Committed Information Rate (CIR)

When a company provisions a leased line from a service provider, that link provides a fixed, dedicated amount of bandwidth. For example, a company might implement a dedicated 256 Kbps link between two locations. Things work a little bit differently in the world of Frame Relay. Instead of providing fixed bandwidth over a dedicated circuit, bandwidth is allocated using what is referred to as a Committed Information Rate (CIR).

A CIR is an average transmission capacity agreed upon for a virtual circuit that connects one company location to another. For example, a company may provision a circuit with a CIR of 64Kbps. What this means is that the company is basically guaranteed that they will always have at least 64 Kbps of bandwidth available to them. However, because the physical circuits of the Frame Relay network are shared amongst many subscribers, there will often be excess bandwidth available at any point in time. This allows a customer’s traffic to actually “burst” to higher speeds, as available network bandwidth permits. The speed to which data can burst is referred to as the Committed Burst Information Rate (CBIR). For example, a virtual circuit with a CIR of 64 Kbps may have a CBIR of 128 Kbps.

The fact that companies can potentially use more bandwidth than they have paid for makes Frame Relay an attractive option, but it obviously presents an issue. What would stop one company’s traffic from monopolizing available bandwidth? This issue is dealt with by designating certain frames “discard eligible” (DE). For example, let’s say that a company has paid for a CIR of 64Kbps. When sending data, all frames that are within this 64 K bandwidth allotment are sent out normally. However, once the CIR is met, any additional frames that need to be sent have a special bit (known as the DE bit) in their frame header set to 1. The DE bit marks the frame as eligible to be discarded, should the network be congested. This is illustrated in the figure below.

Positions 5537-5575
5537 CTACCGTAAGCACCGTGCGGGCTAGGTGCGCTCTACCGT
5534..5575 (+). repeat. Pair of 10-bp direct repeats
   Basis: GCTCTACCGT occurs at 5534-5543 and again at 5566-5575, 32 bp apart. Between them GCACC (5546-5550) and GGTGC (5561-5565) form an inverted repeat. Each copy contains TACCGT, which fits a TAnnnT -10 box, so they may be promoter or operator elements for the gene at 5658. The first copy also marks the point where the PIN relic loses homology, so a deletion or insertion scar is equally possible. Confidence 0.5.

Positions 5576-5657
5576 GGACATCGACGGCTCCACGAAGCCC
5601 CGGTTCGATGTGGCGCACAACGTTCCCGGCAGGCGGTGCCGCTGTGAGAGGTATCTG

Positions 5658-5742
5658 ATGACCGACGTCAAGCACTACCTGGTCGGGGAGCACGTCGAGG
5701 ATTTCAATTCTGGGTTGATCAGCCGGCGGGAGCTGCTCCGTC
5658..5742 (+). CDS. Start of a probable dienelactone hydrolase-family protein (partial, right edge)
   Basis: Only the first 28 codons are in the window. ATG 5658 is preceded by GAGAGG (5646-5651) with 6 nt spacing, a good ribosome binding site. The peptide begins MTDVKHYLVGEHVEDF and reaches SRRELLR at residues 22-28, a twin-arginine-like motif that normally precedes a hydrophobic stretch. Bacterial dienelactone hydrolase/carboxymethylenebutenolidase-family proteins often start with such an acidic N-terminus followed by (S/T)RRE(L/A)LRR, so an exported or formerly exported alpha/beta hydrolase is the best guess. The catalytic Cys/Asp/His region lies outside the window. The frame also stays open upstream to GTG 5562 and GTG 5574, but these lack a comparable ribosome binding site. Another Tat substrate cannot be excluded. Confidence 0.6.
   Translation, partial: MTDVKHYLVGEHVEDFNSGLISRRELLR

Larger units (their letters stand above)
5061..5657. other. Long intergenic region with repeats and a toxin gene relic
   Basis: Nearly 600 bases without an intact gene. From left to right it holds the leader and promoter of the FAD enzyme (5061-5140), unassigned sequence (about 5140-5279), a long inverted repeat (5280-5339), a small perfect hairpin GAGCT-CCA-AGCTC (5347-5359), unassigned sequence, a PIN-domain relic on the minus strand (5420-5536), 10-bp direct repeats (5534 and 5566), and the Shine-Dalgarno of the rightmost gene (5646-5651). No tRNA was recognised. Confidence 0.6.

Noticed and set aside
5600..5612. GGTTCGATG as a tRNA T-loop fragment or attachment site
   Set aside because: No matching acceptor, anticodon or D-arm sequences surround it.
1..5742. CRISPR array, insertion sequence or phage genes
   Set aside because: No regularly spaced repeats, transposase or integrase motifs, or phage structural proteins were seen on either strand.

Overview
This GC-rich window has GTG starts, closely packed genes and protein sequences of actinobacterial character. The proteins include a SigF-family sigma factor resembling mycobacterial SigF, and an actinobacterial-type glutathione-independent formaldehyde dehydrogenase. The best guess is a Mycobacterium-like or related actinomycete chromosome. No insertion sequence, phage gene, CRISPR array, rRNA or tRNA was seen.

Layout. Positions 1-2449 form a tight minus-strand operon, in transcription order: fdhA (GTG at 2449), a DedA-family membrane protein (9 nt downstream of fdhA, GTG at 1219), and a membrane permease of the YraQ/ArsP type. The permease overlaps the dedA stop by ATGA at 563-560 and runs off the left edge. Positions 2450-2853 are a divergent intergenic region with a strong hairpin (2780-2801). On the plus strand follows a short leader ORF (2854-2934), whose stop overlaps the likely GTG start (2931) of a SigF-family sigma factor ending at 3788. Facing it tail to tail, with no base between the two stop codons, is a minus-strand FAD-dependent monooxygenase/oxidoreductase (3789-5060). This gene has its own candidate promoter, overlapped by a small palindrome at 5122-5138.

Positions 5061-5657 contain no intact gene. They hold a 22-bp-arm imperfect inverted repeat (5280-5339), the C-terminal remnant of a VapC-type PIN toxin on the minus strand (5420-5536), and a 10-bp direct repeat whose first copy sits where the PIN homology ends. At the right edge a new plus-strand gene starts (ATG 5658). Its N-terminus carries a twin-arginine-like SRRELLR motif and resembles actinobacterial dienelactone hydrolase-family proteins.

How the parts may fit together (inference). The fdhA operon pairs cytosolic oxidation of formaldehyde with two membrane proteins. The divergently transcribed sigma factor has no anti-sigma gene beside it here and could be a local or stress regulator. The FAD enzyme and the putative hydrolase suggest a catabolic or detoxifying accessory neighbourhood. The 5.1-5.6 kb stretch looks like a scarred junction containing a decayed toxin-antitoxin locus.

Figure: Frames sent at rates above the CIR will have their discard eligibility (DE) bit set.

Another benefit of Frame Relay is that CIRs need not necessarily be the same throughout a customer’s network. For example, a company may have two branch office locations connected to their head office, as illustrated in the figure below. In this example, the PVC between the Montreal branch office and the head office has a CIR of 64Kbps, while the PVC connecting the head office to the much smaller Utah office has a CIR of only 16Kbps. CIR values are usually made available in multiples as small as 4 or 8 Kbps. In fact, it is also possible to provision Frame Relay services with a CIR of 0 – while this connection would be valid; all frames sent over the PVC with this CIR would be marked discard eligible. In reality, many Frame Relay networks have enough excess capacity that a CIR of 0 is not necessarily a bad choice for connecting to small offices, or as an interim solution while a more reasonable CIR is being determined.

Figure: PVC connections across a Frame Relay network can have different CIRs.

Author: Dan DiNicolo

Dan DiNicolo is a freelance author, consultant, trainer, and the managing editor of He is the author of the CCNA Study Guide found on this site, as well as many books including the PC Magazine titles Windows XP Security Solutions and Windows Vista Security Solutions. Click here to contact Dan.